“Seeing Harley riding in the Monster Truck will be the icing on the cake.”
Michael Murty, owner of Big Pete Monster Trucks, is delighted to be bringing the spectacular vehicles to the Derbyshire countryside. He says he is delighted to have made Harley’s dream come true.
He said: “Harley is a very deserving winner and we can’t wait to welcome him on board.”
“Our shows aim to impress. We are the only team operating in the UK who have two trucks – Big Pete and Grim Reaper – working together, simultaneously, in the main arena.
“Our drivers – me included – provide amusing commentary throughout the performance, as the trucks move around the arena crushing cars and jumping up to 15ft in the air. It really is an impressive sight and guaranteed to wow the crowds.”
The Derbyshire County Show was first held at Elvaston in 1970 but, after heavily waterlogged conditions forced the 2016 event to be cancelled, the show was moved to Locko Park in Spondon.
Last year’s event attracted 11,000 people last year and organisers are hoping for similar – if not more – visitors this year.
As well as Big Pete Monster Trucks – a new attraction for 2019 – there will be plenty of old favourites at the Derbyshire County Show, including livestock displays, vintage cars and tractors and show jumping.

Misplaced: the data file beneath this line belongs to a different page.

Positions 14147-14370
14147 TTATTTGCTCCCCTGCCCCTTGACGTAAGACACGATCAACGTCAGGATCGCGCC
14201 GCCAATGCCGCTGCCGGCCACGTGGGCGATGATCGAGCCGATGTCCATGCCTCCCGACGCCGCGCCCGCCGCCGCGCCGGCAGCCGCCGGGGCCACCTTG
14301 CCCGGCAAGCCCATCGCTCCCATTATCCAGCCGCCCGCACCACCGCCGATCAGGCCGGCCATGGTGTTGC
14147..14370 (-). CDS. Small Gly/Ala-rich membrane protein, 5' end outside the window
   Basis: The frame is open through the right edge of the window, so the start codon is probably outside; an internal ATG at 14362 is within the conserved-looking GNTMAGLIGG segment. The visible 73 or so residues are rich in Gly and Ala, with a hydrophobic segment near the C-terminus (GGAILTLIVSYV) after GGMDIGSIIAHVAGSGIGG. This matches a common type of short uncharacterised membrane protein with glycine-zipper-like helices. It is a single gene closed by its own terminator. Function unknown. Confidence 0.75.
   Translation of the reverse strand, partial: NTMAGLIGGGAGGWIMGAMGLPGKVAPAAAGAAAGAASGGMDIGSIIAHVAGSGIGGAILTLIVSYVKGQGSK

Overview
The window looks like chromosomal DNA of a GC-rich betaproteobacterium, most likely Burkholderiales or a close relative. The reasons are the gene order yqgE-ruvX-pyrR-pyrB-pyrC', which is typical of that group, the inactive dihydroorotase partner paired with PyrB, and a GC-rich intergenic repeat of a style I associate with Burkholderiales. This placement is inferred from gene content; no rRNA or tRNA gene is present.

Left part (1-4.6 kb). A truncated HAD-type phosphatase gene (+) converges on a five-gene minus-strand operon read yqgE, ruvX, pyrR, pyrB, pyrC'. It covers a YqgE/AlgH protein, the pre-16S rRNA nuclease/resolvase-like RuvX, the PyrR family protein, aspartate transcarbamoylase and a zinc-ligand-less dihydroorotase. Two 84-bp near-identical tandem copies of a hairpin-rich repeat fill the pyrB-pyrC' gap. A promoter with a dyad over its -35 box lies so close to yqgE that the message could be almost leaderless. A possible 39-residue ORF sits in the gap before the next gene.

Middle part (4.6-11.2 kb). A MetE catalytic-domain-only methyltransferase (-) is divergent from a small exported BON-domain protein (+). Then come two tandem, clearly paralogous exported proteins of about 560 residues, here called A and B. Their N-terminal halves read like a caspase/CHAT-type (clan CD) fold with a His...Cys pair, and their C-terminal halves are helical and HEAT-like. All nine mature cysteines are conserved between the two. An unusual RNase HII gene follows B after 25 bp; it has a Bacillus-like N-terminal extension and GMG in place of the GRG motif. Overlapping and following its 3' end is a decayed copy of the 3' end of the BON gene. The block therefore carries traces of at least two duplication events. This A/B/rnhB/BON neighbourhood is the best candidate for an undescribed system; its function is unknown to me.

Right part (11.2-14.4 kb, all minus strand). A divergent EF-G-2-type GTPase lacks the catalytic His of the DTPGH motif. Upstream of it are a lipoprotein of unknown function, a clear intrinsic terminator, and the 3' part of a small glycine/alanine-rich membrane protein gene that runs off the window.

“We pride ourselves on offering a wide variety of entertainment that all the family can enjoy,” said Edward Hicklin, chairman of the Derbyshire Agricultural and Horticultural Society – organisers of the Derbyshire County Show.
“The county show has a very grand history stretching back to 1860 and we have a proud reputation to uphold; staging an event which has something for every member of the family and celebrates all that is good about the countryside on our doorstep.”
Tickets are now available on the Show website, priced at £10 for adults, £9 for senior citizens and £7 for children. Under-5s are admitted free of charge – over-16s pay adult price.
NOTES: The Derbyshire County Show began life as the Derbyshire Agricultural Show in 1860, when it was established by a group of landowners and farmers led by Dr John Hitchman.
The emphasis has changed over the years from showcasing predominantly agricultural activities and equipment to organising a more all-round day-out for everyone.